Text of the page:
Abstract

Two stock types of loblolly pine (Pinus taeda L. [Pinaceae]) were outplanted at 3 spacings: 749, 1122, and 1497 trees/ha (303, 454, and 605 trees/ac). Morphologically improved seedlings were grown at a density of 177/m2 (16/ft2) while standard seedlings were grown at a density of 277/m2 (25/ft2). Morphologically improved seedlings had an average root-collar diameter of 6.3 mm at time of outplanting and, after 3 y in the field, were taller and had more volume/ha than standard seedlings (4.5-mm root-collar at outplanting). An economic analysis was conducted based on 20-y volume estimates from a growth and yield program. If seedling cost is increased by 0.7 cent (due to growing at a low seedbed density) then outplanting cost per ha can be reduced by outplanting 750 morphologically improved seedlings instead of 1500 standard seedlings. Overall establishment costs might be reduced by US$ 108/ha ($44/ac) and the net present value of the stand might be increased by 10% or more (due to increasing the production of sawlogs). From this and other analyses, we determined that an important economic relationship exists between outplanting density and seedling quality.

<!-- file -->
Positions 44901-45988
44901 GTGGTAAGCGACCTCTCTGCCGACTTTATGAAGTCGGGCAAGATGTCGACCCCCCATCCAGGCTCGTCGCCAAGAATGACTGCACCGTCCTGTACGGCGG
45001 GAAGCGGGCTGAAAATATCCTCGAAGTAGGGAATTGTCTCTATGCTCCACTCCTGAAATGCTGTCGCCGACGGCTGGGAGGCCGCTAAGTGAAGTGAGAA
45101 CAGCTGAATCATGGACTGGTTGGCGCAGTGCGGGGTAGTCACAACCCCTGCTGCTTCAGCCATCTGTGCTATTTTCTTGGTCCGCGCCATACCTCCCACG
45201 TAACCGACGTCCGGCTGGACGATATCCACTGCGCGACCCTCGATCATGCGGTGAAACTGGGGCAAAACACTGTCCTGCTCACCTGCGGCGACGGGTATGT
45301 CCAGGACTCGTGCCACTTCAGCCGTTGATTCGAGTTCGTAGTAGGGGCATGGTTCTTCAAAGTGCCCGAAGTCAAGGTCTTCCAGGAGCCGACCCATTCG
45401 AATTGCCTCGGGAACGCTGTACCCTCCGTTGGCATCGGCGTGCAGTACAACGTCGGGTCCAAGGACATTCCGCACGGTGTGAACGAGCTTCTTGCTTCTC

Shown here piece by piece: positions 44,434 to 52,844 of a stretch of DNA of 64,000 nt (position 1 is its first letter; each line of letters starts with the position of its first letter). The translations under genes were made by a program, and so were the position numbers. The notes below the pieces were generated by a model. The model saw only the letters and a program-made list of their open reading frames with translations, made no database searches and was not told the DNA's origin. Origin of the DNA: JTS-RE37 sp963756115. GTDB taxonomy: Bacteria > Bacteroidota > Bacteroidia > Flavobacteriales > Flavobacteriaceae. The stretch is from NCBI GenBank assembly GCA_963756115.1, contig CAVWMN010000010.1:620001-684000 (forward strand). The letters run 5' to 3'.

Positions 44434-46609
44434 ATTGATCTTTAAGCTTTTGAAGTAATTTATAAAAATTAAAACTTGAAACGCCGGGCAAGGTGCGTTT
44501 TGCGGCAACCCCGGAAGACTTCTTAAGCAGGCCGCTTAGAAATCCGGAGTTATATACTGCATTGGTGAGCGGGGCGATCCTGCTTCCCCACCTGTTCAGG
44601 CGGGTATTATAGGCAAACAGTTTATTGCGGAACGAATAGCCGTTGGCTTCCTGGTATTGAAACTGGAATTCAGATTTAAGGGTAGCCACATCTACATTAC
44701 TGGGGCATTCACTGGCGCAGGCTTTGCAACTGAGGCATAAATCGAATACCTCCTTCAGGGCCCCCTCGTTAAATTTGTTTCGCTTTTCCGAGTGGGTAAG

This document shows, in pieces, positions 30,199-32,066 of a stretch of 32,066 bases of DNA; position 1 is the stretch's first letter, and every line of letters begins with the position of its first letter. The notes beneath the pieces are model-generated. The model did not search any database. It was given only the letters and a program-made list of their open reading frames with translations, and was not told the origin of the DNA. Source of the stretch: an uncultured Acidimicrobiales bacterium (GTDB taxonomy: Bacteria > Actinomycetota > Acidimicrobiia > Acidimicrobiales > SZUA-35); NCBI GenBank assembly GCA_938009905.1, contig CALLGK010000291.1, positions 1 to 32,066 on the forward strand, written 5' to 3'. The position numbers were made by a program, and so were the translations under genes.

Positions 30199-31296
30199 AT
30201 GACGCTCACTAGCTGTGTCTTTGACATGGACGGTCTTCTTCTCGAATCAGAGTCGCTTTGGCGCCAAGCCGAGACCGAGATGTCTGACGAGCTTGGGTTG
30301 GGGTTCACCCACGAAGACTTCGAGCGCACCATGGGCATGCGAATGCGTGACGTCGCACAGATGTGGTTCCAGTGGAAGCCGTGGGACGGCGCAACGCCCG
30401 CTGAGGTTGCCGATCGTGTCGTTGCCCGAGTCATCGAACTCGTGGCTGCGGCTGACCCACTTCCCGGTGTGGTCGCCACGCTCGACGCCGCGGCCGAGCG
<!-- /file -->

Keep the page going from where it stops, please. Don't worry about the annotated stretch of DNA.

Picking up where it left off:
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Additional Information

ISSN
1548-4785
Print ISSN
1522-8339
Pages
pp. 76-82
Launched on MUSE
2005-04-14
Open Access
No
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